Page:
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Connector Builder Guide – Store Response Data to the Configuration

Open Connectors consists of over 170 connectors to 3rd Party Applications natively embedded in the SAP ecosystem. If the Connector you need does not exist in the catalog, you can build it quickly with Connector Builder. This instruction guide will walk you through using this tool, with concrete examples throughout. The beginning, Part 1, can be found here.


Example - Client Credentials Authentication

This example will be generating an access token from the OneLogin API Documentation. The Connector will then store this token in a configuration variable.

First, the user has to enter her client_id and client_secret when creating a Connector Instance. Let’s add three configuration keys. A key, secret, and a token, to store the access token once we generate it.

To generate the token, we will create a resource on the next screen, the Resources screen, of Connector Builder.

Editing this newly created resource expands the resource


First, the vendor method is changed to POST. The vendor path is changed to https://api.<us_or_eu> so that it isn’t appended to the base URL in Setup screen. A parameter is added to send the Authorization header with a value of client_id:<client_id>, client_secret:<client_secret>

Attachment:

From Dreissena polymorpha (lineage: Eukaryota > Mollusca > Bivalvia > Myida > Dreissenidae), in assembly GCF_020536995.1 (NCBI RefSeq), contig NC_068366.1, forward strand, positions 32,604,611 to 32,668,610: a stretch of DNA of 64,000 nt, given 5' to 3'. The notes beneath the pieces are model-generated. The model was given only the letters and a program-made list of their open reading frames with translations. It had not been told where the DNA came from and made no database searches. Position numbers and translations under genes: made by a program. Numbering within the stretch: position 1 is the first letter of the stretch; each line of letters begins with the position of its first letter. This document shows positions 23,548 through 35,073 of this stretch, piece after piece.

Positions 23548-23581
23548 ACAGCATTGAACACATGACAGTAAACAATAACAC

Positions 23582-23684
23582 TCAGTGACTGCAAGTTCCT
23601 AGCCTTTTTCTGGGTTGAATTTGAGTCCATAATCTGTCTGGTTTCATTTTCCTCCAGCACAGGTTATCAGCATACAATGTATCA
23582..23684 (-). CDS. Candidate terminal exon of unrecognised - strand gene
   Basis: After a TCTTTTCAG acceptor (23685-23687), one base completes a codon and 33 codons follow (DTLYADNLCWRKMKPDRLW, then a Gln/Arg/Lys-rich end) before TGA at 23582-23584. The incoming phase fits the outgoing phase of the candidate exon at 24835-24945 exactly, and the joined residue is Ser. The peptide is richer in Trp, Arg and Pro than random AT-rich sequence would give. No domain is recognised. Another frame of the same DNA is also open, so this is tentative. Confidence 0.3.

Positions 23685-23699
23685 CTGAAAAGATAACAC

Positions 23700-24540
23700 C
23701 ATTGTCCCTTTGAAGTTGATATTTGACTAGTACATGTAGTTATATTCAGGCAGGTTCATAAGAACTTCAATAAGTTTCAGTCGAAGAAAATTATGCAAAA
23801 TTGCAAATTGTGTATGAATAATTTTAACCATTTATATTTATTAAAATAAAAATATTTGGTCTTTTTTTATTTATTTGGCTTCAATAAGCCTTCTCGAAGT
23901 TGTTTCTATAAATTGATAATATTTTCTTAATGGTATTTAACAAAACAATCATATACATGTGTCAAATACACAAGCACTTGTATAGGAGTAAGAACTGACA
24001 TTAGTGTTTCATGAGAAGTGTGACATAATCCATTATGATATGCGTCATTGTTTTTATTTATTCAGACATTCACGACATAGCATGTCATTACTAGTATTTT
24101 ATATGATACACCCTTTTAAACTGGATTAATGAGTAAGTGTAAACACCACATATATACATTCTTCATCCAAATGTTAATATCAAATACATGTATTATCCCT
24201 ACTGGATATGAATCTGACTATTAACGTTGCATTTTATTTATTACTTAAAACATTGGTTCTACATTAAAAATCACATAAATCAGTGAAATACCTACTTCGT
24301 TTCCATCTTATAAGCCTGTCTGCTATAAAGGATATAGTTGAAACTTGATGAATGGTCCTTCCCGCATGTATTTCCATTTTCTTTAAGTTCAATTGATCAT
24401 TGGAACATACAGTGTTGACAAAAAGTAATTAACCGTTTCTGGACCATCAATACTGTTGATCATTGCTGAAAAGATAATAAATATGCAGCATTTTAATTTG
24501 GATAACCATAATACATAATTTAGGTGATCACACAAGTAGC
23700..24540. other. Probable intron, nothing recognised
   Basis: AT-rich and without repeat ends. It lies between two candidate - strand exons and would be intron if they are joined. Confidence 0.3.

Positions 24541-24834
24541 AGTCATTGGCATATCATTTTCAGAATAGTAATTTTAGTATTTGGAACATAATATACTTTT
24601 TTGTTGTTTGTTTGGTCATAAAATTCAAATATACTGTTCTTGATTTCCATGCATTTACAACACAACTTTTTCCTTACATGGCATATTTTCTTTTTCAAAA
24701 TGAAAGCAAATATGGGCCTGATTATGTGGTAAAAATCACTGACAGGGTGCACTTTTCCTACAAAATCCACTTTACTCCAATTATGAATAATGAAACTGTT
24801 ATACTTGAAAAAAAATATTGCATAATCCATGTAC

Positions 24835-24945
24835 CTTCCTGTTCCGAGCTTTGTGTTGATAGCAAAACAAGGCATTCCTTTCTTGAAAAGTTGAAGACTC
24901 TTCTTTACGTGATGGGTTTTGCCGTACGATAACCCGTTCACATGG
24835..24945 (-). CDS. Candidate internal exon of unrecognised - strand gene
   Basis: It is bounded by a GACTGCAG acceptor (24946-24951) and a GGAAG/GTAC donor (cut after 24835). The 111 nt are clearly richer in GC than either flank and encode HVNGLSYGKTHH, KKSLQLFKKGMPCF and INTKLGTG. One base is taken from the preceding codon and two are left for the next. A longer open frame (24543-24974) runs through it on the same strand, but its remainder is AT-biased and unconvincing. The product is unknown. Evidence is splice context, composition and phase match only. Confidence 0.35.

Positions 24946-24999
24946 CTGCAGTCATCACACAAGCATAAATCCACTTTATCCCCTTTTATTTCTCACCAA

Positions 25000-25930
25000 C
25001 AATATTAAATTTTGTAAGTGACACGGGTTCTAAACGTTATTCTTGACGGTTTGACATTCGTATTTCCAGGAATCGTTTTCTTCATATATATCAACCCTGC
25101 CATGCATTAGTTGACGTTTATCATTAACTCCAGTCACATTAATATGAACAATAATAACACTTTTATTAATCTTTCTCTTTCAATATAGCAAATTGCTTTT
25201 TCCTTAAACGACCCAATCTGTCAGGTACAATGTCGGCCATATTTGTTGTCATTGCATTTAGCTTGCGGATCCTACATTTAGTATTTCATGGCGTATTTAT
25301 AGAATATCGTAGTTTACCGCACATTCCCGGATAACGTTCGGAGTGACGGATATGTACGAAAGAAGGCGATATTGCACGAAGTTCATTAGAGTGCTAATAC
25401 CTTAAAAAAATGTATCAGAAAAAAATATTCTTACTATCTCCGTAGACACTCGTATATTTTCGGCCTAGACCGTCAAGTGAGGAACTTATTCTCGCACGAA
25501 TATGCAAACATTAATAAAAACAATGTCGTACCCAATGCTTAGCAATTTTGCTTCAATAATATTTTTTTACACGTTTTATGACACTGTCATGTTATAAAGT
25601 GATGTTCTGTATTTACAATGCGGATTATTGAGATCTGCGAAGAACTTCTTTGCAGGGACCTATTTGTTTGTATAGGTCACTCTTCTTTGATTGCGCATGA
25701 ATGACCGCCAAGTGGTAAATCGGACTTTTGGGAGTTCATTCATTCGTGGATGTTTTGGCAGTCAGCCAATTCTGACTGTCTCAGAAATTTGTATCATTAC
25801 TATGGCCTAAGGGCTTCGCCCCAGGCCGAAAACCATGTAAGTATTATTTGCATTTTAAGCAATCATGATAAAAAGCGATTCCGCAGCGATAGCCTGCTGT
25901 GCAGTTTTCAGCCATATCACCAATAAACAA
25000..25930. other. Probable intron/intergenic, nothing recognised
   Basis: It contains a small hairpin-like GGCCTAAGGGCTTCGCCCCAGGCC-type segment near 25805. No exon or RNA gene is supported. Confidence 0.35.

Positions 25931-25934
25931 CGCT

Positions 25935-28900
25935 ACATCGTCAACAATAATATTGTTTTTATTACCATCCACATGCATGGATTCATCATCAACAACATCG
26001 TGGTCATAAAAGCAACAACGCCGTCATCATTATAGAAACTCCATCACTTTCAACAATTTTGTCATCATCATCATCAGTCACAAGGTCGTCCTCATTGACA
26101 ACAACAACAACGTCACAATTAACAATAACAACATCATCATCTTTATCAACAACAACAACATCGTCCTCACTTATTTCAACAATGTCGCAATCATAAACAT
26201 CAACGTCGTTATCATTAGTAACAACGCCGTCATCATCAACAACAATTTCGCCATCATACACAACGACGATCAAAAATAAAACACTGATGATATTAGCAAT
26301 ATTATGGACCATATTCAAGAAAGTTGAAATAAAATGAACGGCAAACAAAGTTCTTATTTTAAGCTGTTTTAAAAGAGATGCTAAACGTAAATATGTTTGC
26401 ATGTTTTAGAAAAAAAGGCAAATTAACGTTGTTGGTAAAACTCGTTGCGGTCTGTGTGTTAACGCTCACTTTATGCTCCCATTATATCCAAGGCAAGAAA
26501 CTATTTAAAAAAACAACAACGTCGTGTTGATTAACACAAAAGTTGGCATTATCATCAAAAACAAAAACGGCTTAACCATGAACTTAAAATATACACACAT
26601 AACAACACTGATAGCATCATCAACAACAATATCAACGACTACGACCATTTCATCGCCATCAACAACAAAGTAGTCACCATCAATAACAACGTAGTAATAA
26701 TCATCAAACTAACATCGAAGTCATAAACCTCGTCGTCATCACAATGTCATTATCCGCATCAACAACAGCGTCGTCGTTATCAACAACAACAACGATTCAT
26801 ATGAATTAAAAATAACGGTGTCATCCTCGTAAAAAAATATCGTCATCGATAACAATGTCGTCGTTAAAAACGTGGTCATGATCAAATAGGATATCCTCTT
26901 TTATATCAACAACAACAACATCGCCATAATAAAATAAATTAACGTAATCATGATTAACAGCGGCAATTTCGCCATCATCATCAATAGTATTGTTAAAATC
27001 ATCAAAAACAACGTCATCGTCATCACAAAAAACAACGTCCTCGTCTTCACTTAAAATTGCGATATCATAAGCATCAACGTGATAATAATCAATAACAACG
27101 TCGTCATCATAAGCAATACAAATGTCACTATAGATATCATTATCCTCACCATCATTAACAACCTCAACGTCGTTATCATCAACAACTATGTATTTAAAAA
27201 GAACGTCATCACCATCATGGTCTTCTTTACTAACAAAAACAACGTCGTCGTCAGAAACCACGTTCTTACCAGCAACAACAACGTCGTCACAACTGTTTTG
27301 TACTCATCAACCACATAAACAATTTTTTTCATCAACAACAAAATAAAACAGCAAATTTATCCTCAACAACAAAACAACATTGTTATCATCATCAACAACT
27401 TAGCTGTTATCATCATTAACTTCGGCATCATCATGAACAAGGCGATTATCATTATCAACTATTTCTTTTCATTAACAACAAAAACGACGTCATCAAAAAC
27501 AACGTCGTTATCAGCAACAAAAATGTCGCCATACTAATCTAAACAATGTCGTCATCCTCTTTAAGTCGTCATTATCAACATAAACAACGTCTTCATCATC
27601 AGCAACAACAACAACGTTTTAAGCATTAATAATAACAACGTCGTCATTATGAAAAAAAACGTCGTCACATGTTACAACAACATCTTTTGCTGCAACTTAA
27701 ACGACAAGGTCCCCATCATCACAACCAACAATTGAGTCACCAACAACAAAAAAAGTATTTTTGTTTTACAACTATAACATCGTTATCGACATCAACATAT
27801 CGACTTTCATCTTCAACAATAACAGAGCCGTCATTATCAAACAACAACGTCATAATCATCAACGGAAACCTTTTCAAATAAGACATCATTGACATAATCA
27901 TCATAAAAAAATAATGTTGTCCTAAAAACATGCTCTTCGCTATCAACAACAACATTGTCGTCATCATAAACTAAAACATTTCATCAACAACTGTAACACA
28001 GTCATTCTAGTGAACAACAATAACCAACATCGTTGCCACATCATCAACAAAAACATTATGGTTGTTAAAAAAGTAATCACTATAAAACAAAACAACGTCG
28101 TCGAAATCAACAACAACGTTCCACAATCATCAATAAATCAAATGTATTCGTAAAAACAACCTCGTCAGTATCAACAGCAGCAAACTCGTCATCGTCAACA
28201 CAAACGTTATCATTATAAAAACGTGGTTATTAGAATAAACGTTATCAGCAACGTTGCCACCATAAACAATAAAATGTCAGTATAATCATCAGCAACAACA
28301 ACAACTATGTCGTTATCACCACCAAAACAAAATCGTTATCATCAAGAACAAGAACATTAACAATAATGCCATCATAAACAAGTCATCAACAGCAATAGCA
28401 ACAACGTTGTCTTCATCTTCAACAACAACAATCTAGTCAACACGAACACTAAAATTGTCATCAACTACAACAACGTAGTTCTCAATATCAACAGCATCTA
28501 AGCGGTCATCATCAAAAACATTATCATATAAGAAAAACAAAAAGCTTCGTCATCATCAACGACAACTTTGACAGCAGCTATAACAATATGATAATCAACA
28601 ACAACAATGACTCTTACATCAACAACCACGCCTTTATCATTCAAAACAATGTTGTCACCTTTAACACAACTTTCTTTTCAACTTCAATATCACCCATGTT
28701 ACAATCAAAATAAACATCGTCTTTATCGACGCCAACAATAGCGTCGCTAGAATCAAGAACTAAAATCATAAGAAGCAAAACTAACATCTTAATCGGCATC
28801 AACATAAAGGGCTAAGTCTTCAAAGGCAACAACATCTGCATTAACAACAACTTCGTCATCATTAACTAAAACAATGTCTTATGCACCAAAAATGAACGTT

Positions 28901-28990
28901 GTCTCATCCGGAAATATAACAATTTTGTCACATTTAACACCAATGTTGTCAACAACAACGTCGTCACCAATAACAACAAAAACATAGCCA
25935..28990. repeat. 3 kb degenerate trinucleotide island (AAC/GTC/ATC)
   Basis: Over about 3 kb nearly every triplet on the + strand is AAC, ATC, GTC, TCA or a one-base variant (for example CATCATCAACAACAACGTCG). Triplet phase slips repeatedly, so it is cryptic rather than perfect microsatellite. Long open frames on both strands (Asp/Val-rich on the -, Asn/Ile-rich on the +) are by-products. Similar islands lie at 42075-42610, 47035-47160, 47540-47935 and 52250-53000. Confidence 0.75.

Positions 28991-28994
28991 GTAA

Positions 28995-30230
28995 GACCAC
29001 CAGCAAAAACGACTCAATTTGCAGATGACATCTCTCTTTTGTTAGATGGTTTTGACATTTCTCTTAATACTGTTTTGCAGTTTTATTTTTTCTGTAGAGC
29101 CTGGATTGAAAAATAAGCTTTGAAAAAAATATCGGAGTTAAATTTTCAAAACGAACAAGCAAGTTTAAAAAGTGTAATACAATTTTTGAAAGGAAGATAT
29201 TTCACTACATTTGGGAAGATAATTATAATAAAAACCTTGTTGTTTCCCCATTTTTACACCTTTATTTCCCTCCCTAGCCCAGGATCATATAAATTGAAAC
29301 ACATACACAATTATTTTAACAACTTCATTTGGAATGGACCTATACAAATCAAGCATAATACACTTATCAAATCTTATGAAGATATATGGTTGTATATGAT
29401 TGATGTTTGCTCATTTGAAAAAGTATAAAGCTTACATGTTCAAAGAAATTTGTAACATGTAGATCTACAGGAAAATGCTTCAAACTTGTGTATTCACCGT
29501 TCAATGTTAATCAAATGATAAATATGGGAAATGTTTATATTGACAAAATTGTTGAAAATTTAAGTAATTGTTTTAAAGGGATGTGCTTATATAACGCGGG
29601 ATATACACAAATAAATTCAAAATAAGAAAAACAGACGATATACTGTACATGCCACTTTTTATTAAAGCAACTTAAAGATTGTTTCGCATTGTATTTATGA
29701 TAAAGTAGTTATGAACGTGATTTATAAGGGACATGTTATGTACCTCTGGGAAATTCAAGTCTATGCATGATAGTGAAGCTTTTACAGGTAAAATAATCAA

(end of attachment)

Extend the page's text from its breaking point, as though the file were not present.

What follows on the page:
To use a configuration variable here, the format is ${configuration.<<key name>>}

A different parameter is created to store the response, specifically the bodyToken data[0].access_token value in the configuration variable we created before called token. Notice how the source this time is set to Response.

Here is the response in full:
"status": {
"error": false,
"code": 200,
"type": "success",
"message": "Success"
"data": [
"access_token": "xx508xx63817x752xx74004x30705xx92x58349x5x78f5xx34xxxxx51",
"created_at": "2015-11-11T03:36:18.714Z",
"expires_in": 36000,
"refresh_token": "628x9x0xx447xx4x421x517x4x474x33x2065x4x1xx523xxxxx6x7x20",
"token_type": "bearer",
"account_id": 555555

We should also create a configuration variable to hold the expires_in and refresh_token bodyTokens.


To recap, we have asked the user for their client_id and secret, have made a call out to OneLogin to get the token, and stored the access_token in the token configuration variable.

There is an important point to explain. In the Configuration in the image above, the resource type is set to Provision Auth Validation. For normal API calls, it is set to API. Provision Auth Validation means that when you create a Connector Instance, this call will run automatically, which means it will get the access_token and store it to the configuration variable called token.

One last point. If we add a configuration variable called expires_in, this will tell the resource with type PROVISION AUTH VALIDATION when to run again. It is in seconds.

Now you have learned how to automatically make a call after creating an Instance of a Connector and store parts of that response in Configuration variables.
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